Asia's Flying Geese : How Regionalization Shapes Japan / Walter F. Hatch.
- Ithaca, NY : Cornell University Press, 
- Cornell studies in political economy.
Cornell Studies in Political Economy
1 online resource (304 p.)
- Manufacturing industries -- Japan.
Elite (Social sciences) -- Japan.
Regionalism -- Economic aspects -- Japan.
Business networks -- Japan.
Japan -- Economic policy -- 1945-
- Electronic books.
- In Asia's Flying Geese, Walter F. Hatch tackles the puzzle of Japan's paradoxically slow change during the economic crisis it faced in the 1990's. Why didn't the purportedly unstoppable pressures of globalization force a rapid and radical shift in Japan's business model? In a book with lessons for the larger debate about globalization and its impact on national economies, Hatch shows how Japanese political and economic elites delayed-but could not in the end forestall-the transformation of their distinctive brand of capitalism by trying to extend it to the rest of Asia. For most of the 1990's, the region grew rapidly as an increasingly integrated but hierarchical group of economies. Japanese diplomats and economists came to call them "flying geese." The "lead goose" or most developed economy, Japan, supplied the capital, technology, and even developmental norms to second-tier "geese" such as Singapore and South Korea, which themselves traded with Thailand, Malaysia, and the Philippines, and so on down the V-shaped line to Indonesia and coastal China. Japan's model of capitalism, which Hatch calls "relationalism," was thus fortified, even as it became increasingly outdated. Japanese elites enjoyed enormous benefits from their leadership in the region as long as the flock found ready markets for their products in the West. The decade following the collapse of Japan's real estate and stock markets would, however, see two developments that ultimately eroded the country's economic dominance. The Asian economic crisis in the late 1990's destabilized many of the surrounding economies upon which Japan had in some measure depended, and the People's Republic of China gained new prominence on the global scene as an economic dynamo. These changes, Hatch concludes, have forced real transformation in Japan's corporate governance, its domestic politics, and in its ongoing relations with its neighbors.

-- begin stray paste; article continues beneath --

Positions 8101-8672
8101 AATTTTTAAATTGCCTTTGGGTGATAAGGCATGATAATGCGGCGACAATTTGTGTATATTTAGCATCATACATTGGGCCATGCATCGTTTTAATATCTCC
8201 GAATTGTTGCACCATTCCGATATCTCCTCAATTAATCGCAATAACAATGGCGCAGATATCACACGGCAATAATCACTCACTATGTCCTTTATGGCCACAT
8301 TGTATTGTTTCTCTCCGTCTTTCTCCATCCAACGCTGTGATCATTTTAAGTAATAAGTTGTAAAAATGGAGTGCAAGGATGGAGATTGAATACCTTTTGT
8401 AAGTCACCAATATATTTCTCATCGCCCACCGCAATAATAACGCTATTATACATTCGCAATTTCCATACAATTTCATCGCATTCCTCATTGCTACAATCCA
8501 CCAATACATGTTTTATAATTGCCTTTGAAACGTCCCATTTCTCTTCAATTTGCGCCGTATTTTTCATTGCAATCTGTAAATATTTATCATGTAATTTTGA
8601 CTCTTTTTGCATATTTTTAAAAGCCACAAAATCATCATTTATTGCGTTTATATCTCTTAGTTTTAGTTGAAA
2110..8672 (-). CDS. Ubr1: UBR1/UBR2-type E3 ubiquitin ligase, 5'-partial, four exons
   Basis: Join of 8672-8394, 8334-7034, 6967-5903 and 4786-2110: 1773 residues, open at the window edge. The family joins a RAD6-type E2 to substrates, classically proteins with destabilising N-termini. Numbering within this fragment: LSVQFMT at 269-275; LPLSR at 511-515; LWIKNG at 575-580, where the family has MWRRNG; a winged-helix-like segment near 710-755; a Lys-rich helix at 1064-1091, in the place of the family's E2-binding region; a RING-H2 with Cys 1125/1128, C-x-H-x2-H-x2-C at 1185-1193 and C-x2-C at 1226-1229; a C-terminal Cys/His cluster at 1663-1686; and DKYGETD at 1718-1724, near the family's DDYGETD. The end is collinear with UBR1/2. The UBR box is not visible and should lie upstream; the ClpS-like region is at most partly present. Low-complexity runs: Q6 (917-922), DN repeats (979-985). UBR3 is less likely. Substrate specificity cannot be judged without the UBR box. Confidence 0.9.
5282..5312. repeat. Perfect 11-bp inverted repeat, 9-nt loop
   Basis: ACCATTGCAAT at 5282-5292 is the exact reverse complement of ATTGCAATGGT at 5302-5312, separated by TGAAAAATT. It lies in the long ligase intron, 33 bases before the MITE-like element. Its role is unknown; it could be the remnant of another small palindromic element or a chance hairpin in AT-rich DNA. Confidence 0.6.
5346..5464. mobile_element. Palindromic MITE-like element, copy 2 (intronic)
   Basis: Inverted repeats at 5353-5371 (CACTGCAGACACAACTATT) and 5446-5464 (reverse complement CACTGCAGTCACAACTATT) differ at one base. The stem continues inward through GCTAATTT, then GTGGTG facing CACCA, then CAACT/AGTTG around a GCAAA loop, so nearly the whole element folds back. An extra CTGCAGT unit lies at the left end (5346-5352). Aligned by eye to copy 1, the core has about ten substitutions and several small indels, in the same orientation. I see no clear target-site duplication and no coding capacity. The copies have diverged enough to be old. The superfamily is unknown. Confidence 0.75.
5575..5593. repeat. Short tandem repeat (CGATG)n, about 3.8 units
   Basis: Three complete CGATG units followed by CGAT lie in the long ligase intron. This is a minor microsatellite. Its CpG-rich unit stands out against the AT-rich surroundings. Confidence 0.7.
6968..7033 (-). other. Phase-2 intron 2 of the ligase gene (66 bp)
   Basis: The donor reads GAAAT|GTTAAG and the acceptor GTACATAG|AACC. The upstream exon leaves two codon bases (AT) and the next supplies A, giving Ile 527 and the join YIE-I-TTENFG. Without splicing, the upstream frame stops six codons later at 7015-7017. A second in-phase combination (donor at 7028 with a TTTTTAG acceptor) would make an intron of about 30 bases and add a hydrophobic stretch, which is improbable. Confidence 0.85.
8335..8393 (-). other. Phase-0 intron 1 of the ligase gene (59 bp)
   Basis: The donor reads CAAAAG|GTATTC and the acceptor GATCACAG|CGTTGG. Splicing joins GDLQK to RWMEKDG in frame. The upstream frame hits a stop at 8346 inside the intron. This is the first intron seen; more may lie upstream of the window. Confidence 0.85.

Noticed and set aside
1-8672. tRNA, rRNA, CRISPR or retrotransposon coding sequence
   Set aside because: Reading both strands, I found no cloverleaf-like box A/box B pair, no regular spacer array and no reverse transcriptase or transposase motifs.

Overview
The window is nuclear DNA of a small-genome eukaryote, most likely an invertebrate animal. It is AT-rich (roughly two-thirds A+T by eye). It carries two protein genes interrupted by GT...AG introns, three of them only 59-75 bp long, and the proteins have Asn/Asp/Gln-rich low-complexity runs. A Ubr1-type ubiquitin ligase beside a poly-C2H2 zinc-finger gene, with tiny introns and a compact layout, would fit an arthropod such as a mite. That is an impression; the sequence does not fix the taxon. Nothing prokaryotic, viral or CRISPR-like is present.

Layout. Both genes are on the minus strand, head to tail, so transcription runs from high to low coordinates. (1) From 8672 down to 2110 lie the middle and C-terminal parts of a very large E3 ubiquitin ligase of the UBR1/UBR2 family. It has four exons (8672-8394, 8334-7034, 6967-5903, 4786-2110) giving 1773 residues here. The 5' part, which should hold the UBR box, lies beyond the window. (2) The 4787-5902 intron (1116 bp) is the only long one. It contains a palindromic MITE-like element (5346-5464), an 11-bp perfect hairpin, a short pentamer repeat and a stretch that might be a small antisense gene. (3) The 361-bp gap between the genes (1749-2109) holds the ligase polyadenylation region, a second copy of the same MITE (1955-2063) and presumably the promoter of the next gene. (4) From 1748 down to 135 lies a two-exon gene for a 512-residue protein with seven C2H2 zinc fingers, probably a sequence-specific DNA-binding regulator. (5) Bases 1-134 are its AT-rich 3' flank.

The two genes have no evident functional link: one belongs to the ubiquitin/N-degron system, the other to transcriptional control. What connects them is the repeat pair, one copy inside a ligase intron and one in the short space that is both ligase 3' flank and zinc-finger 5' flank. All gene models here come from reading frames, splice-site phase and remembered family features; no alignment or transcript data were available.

- Front matter
Introduction: External Sources of Continuity and Change
Part One BASELINE
1. Social Networks and the Power They Produce
2. The Postwar Political Economy of Japan
3. Leading a Flock of Geese
Part Two THE 1990's
4. Maintaining the Relational Status Quo
5. Elite Regionalization and the Protective Buffer
6. The Costs of Continuity
Part Three THE NEW MILLENNIUM
7. Grounding Asia's Flying Geese
8. Some Change . . . at Last
Conclusion: Beyond Asia
- Description based upon print version of record.
Includes bibliographical references and index.
Description based on online resource; title from PDF title page (publisher's Web site, viewed 08. Jul 2019)
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